It was some time in March of 1963 that I was granted an audition with television producer David Gardner, who was casting for two short British plays, each of them starring the very fine Canadian comic actor Eric House. One of these plays was A Resounding Tinkle by the English playwright N.F. Simpson, whom I had met once briefly with Peter Cook, back in England. There are only three characters in this ‘absurdist’ play, but at one point they stop their madness to listen solemnly to a religious radio broadcast by a ninety-seven-year-old Father Gerontius. This was the role I auditioned for, and since it was very much in the British style I knew, I gave them my comic vocal old-man rendition, complete with mock-religious chanting. David responded warmly and offered me the part. I found out that he had asked the well-known Elmer Iseler Singers – already engaged to perform as a Salvation Army choir in the other play – to provide some choral responses for me. This was exciting. But what really surprised me was when he decided that Father Gerontius should appear not on radio as in the original script, but on the household’s black-and- white television set. It was clear that at the age of twenty-five I didn’t exactly look the part. But David assured me that the make-up people could do wonders, and I was able to hang onto my role.

One blue-sky Sunday in late March I remember from that year, when Bill and Jane took me out to the Glassco farm to join in the sugar maple festivities. It was a family gathering, and Bill’s sister Gay was there with her husband John Evans and their children. It was my first introduction to this very Canadian occasion, which was carried out in traditional style, with the sap being collected from one tree at a time in the maple grove around us and poured into a large square tank, with a fire blazing beneath it. Plaid lumber jackets, toques, mufflers and gloves kept us warm, and we all tasted the newly-distilled nectar, our breath steaming in the cold, sunny air. I was astonished at how much sap was needed to produce how little syrup.

Diefenbaker’s minority Conservative government fell that same month, and in the run-up to the General Election of April 8th I found myself accompanying Jane Glassco canvassing from door to door for her father Walter Gordon’s re-election in the riding of Davenport. I watched the results at the Gordons’ home, which that evening was filled with ecstatic Liberal supporters, including hockey player turned politician Red Kelly and future cabinet minister Mitchell Sharp. The Liberals won, though short of a majority. Walter Gordon regained his seat, and a few days later was appointed as Lester Pearson’s Minister of Finance. I wondered at being so close to Canada’s political centre of power so soon after arriving in the country.

Rehearsals for A Resounding Tinkle began later that month, and it was only then that I met the rest of the cast. Eric House, playing the hen-pecked Bro Paradocks, was short, dark and nervous, with the kind of sad face that well suited Simpson’s deadpan humour.

Playing the hen-pecking Middie Paradocks was an even shorter actor, clearly English, shapely, with beautiful wide eyes and an infectious laugh. Her name was Helen Burns. The third character, though named Uncle Ted, was played (as the script calls for) by a woman dressed as a man. The part had been given to Patricia Collins: tall and leggy, attractive, thin-faced and blonde.

I suppose there are episodes in all our lives which we can point to as defining moments: a new way opens up, or a chance comment or unexpected encounter leads us on to some profound change. I had certainly had some lucky breaks in my first six months in Canada, and had been enormously helped by my influential friends. But on the set of A Resounding Tinkle I found myself in the midst of one such key moment. I became friends with Helen Burns.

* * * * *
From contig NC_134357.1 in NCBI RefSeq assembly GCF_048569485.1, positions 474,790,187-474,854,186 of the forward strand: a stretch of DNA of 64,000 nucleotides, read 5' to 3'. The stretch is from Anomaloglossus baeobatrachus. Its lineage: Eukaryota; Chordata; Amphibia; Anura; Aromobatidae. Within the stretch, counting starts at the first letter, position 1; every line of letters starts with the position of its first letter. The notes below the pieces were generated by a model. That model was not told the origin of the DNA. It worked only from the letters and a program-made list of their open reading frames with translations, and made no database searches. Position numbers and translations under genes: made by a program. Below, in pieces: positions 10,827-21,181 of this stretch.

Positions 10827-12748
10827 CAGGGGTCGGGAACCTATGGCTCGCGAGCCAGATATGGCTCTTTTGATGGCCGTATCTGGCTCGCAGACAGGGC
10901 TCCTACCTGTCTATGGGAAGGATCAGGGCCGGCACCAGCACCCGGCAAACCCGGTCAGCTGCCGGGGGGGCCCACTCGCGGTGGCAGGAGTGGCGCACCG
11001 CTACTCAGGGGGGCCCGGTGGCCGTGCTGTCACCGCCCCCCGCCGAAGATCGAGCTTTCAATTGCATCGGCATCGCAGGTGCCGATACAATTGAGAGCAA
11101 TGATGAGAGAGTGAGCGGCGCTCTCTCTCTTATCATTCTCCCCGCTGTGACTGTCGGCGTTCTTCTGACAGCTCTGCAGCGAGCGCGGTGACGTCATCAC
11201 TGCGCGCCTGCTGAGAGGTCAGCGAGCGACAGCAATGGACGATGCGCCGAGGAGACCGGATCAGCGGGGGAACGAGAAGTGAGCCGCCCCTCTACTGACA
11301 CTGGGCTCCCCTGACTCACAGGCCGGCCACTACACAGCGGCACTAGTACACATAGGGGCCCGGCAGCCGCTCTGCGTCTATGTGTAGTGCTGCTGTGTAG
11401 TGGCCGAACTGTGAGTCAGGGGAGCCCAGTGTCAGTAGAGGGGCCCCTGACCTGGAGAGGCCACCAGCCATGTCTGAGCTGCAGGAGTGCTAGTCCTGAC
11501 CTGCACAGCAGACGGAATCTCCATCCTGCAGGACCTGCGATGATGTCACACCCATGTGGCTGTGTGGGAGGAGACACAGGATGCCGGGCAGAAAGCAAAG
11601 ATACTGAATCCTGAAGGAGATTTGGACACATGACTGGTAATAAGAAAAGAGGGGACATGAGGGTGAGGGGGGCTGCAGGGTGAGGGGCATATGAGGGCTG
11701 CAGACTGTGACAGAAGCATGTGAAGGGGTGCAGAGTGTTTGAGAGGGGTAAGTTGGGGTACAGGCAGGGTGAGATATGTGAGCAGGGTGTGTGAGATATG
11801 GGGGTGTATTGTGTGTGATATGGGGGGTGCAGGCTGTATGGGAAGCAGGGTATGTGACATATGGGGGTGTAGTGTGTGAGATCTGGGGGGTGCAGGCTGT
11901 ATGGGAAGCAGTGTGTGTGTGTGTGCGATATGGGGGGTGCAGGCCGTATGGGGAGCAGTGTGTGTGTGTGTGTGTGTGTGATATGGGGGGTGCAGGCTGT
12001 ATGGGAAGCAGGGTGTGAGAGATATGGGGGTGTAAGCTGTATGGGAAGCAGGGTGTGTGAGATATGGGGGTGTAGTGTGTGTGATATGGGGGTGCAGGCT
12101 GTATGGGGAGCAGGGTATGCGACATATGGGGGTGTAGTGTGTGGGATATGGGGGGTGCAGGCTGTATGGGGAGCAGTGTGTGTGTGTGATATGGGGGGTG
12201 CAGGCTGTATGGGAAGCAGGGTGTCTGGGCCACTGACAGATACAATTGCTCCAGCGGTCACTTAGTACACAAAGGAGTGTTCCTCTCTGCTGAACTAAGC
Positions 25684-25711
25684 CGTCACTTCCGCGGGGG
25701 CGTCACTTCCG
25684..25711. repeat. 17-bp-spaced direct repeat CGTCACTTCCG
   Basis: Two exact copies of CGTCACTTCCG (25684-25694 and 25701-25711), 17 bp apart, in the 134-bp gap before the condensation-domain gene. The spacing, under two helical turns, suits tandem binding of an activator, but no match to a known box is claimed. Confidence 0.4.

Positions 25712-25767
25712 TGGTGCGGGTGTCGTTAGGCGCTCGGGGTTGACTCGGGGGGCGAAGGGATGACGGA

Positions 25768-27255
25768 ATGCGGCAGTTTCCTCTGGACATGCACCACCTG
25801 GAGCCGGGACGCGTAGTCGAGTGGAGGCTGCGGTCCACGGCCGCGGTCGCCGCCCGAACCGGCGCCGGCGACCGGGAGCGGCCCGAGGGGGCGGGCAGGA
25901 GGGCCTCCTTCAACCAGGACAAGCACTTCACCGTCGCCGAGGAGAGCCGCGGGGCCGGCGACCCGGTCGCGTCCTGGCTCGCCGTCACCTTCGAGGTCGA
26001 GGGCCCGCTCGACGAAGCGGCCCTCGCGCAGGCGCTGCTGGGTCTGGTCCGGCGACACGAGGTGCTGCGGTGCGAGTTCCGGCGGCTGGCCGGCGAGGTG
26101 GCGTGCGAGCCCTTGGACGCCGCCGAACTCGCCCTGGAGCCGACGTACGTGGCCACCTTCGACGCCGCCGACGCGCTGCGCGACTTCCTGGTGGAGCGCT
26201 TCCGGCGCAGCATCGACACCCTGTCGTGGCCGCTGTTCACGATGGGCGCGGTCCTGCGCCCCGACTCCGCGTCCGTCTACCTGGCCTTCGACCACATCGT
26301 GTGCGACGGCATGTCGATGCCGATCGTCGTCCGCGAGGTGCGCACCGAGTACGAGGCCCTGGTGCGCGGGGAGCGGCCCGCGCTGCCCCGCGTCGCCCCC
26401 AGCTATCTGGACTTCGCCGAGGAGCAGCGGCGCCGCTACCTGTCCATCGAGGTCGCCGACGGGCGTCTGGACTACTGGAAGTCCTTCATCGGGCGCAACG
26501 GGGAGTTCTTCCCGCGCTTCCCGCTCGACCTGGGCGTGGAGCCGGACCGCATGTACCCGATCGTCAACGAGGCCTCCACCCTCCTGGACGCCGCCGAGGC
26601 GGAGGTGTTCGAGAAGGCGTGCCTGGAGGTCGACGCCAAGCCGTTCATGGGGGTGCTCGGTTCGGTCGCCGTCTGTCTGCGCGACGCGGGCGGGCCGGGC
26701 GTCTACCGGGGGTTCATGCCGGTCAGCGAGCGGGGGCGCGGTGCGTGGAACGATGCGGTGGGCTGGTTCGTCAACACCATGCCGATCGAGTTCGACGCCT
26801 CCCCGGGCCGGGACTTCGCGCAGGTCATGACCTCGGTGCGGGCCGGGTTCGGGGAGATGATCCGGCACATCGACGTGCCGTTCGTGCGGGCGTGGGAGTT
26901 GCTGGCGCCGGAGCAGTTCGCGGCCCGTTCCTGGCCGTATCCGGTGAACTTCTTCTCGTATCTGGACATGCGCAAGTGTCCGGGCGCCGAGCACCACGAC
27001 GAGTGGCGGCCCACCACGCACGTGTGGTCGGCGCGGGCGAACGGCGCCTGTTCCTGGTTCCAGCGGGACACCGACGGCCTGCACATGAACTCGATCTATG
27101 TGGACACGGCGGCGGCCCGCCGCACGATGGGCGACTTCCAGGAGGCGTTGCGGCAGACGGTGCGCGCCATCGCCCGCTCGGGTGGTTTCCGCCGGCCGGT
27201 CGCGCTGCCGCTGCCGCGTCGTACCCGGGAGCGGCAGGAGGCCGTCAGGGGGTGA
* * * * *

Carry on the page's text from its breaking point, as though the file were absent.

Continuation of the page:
Perhaps it began because we were both transposed from the country we still knew as home. Helen, who had spent several years hopping from one side of the Atlantic to the other, was apparently attracted to this reasonably bright young man who had so recently ventured over to Canada. Each day the little cast would go out for coffee or lunch at a restaurant nearby and have lively chats. But then one day, at the end of rehearsal, Helen asked whether I would like to join her that evening for an omelette at her apartment hotel on Jarvis. I was flattered and happy to accept.

I must have stumbled out of there some time between two and three in the morning, after six or seven hours of joyous talk and laughter from which I seemed unable to tear myself away. I was spellbound: a spell that has never been broken in the fifty and more years since that first close encounter. Helen was a consummate cook, a brilliant conversationalist, warm, uncannily intelligent and perceptive, charmingly wicked, enormously attractive and uproariously funny. All this I gathered that first evening. I was to get to know more, much more, of this extraordinary human being.

Helen evidently felt the same way about the magical fun we were having. Was there sexual attraction involved? Probably – on both sides. But it never occurred to me that I could have an affair with someone more than twenty years my senior. Besides, Helen was as far as I knew happily married. And by this time I had become very well aware of whom she was married to. Her husband was the bright star of Canada’s Stratford: none other than its artistic director, Michael Langham.

From then on our work on A Resounding Tinkle was an unceasing delight. I became fascinated by the strange way Helen worked: by her mixture of imperious certainty and quick self-doubt. She was mysterious, unpredictable: her character was living a secret life, which we caught in odd glimpses. When she looked out of the window at the elephant that had been delivered to the house but which turned out to be the wrong size, she so clearly saw the elephant herself that we all saw it too. David Gardner was I think a little intimidated by her temperament, but he and all of us found her irresistibly funny. Eric House was funny too in his down-in-the-mouth way, but with far fewer flashes of unexpectedness. As for my own performance as Father Gerontius, it was buoyed up by Helen’s pealing laughter in rehearsal, and I felt very much on home ground – even after three hours in the make-up studio being turned into a nonagenarian.